The Forgotten, Original, Anzac Memorial (1915)

 The Anzac memorial, Adelaide. Picture: Michael ChurchThe Dardanelles memorial , possibly Australia’s first monument to the original Anzacs, is now ignored and forgotten in Lundie Gardens on South Terrace.

An obscure war memorial in the South Park lands, opposite the Trades and Labour Council building, is possibly Australia's first monument to the original Anzacs.

Inscribed "Dardanelles, April 25th, 1915", the granite obelisk was dedicated on Tuesday, September 7, 1915, while the Anzac Corp was still hopelessly pinned down on the shores of Gallipoli. The memorial remembers not just the landing but, from the cross atop it, the dead.

It was erected in a heady atmosphere of ultranationalism, driven by the heart-breaking casualties, a decline in recruiting troops to such a hopeless cause, division over conscription, and the desire to prove our commitment to the Imperial effort as a young nation in a European war.

Even the Governor General Sir Ronald Munro-Ferguson, a military Scot and former British MP, thought it worth his while to make the long train journey to Adelaide to give the memorial his vice-regal tick.

The unveiling occurred on Wattle Day, in a grove of newly planted wattle trees originally along Sir Lewis Cohen Drive. That evening, a patriotic concert was held at the Norwood Town Hall.

The memorial's enthusiastic promoter, designer and builder was Walter Torode, a solid citizen with a genius for self promotion. He was also responsible for producing some of Adelaide's best-known city landmarks.

Described as "vigorous and genial" by the accounts of the time, Torode was prominent in the Wattle League, a middle class group of hip-hip-hooray nationalists who favoured cornpulsory military training and a White Australia.

He was among the first to promote the exploits of the Anzac Corps as a quintessentially Australian contribution to the Imperial war effort, and also was later credited as the originator of tree planting in memory of Australian soldiers.

Torode's effort

Torode organised for the memorial to be erected at no cost to the public purse. The materials and labour were, as The Register noted, "given voluntarily and cheerfully by Australian Britons, each of whom was anxious to 'do his little bit' to bring to a successful culmination a plan so patriotic".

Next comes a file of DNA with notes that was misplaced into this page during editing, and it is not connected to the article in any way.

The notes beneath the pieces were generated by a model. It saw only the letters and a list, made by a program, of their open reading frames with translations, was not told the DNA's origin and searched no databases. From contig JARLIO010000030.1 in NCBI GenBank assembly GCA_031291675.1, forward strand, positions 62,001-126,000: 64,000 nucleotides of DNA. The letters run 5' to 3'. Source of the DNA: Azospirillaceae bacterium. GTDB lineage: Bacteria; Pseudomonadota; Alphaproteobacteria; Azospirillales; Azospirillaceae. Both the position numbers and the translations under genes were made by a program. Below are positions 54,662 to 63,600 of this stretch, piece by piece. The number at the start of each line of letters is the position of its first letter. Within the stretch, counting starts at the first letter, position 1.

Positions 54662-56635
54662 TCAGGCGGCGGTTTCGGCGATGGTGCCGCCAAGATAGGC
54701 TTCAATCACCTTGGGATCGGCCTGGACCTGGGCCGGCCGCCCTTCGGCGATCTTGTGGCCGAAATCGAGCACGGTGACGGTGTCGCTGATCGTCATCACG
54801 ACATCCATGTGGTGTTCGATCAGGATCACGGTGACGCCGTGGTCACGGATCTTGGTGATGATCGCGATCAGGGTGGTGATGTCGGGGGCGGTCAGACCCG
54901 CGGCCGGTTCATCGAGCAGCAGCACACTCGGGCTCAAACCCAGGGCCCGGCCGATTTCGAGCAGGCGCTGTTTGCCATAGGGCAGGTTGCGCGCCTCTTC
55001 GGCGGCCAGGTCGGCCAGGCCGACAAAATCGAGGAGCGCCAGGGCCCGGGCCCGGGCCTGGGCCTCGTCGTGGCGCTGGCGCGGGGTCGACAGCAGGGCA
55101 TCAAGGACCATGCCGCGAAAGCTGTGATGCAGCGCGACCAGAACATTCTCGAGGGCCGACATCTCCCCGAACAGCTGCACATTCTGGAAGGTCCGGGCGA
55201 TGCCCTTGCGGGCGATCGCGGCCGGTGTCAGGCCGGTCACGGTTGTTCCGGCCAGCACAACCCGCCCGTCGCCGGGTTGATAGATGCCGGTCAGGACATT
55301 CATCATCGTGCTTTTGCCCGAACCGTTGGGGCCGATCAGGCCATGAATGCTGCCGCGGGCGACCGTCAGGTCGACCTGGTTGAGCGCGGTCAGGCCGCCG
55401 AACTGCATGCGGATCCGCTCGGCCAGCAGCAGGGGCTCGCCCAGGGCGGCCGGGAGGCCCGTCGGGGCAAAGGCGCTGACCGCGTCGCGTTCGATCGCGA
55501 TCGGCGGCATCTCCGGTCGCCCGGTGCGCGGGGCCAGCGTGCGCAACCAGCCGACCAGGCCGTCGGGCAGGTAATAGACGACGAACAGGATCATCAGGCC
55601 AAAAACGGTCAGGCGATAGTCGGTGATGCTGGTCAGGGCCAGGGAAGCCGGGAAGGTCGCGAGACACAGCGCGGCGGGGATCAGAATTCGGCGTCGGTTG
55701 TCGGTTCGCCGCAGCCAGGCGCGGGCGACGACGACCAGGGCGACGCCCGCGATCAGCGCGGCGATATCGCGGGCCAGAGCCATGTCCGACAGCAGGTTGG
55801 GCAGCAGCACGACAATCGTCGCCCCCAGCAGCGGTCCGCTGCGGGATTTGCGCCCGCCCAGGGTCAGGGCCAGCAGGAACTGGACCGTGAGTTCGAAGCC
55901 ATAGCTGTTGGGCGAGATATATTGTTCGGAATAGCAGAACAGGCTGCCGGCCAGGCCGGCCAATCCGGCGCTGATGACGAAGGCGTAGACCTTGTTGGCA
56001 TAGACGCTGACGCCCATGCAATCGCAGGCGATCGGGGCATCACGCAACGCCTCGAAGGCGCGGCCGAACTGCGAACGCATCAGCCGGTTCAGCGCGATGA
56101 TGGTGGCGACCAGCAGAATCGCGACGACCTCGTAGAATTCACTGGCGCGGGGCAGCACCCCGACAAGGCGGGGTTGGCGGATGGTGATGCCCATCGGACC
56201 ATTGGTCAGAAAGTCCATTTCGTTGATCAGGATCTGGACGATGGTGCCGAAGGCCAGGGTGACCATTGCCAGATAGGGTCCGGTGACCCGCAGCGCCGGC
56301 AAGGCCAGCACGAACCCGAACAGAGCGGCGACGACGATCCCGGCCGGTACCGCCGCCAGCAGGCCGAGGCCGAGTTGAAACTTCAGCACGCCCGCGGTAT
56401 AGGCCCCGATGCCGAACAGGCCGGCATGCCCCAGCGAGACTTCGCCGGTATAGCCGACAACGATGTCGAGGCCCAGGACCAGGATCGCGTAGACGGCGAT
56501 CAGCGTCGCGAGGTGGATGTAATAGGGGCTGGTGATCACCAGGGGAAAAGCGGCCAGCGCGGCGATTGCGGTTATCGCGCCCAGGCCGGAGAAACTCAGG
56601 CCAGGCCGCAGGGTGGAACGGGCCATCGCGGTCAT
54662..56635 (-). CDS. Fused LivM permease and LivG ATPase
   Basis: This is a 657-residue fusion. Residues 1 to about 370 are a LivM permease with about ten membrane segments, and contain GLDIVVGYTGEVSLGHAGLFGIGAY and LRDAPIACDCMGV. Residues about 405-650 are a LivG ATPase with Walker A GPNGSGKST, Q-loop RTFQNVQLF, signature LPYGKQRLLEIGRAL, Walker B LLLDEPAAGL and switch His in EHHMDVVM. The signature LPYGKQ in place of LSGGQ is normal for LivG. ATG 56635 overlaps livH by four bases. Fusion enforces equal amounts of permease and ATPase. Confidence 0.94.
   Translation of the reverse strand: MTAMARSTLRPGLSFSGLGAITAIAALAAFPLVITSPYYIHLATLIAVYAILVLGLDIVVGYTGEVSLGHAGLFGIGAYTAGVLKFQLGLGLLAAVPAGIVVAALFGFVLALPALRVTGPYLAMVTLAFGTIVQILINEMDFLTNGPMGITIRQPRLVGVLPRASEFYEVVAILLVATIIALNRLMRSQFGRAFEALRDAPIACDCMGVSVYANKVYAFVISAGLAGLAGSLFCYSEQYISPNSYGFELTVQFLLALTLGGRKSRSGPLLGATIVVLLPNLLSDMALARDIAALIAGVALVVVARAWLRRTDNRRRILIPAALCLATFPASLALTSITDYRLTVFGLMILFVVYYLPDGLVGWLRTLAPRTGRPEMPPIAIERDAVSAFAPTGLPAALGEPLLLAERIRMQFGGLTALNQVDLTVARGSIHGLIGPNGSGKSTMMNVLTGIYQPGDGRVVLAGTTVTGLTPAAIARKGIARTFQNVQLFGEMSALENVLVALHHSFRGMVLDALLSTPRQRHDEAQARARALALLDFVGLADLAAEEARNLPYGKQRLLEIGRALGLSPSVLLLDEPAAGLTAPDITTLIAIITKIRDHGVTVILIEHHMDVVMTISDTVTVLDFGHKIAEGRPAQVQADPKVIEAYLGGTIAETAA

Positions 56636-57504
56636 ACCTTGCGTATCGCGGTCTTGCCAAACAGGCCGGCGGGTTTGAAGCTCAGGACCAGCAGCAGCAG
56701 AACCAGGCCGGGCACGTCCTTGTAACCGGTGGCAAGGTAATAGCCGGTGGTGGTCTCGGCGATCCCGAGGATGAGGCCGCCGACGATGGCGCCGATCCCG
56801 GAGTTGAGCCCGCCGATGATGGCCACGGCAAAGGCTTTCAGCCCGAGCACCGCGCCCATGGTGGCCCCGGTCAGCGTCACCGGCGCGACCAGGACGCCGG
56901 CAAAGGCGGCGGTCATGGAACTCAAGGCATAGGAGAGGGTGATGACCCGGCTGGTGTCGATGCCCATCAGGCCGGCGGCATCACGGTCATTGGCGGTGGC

At an afternoon tea put on for the workmen who erected the obelisk, on the Saturday prior to the official unveiling, it was noted that several men who lived at Mount Lofty had taken the afternoon off to help out, and that a carter had arisen at 3am to bring the stones to the grove.

The foreman, a J. Meinchke from Kapunda, told the assembly that while he had a German name, he was patriotically proud of his British citizenship. It was also noted that the grove of wattles was supplied by the Botanic Gardens whose director was Dr Holtze.

The Register's account of the afternoon tea pushed all the right nationalist buttons: the obelisk was a "splendid patriotic enterprise", and those involved regarded it as a "duty and a privilege", and three cheers for King and Country.

But, by the 1930s, the obelisk and the wattle grove had become an eyesore. It was the Great Depression. The plantation had been allowed to run wild and, as The Advertiser reported in June, 1935, "from axe marks on some of the larger trees it would appear that someone has found cheap firewood in this reserve".

A surrounding pergola had become so overgrown with creepers, the obelisk was now completely obscured from passers-by.

Adelaide City Council decided the memorial should be transferred from its original site on Sir Lewis Cohen Drive, to its existing location in Lundie Gardens, on South Tee, the site of a World War 1 military camp.

It was moved in October, 1940, at a cost of 25, and was extensively renovated in 1969, again at a time when Australian troops were fighting overseas.

The original wattle grove site is still shown on some street directories even though the trees are all but gone.

Anzac Day draws large and increasing crowds to dawn services and the march afterwards, to the extent that it has a legitimate claim to be the one, true national day.

On Anzac Day 1998, not even a wreath was laid at the Dardanelles Memorial.


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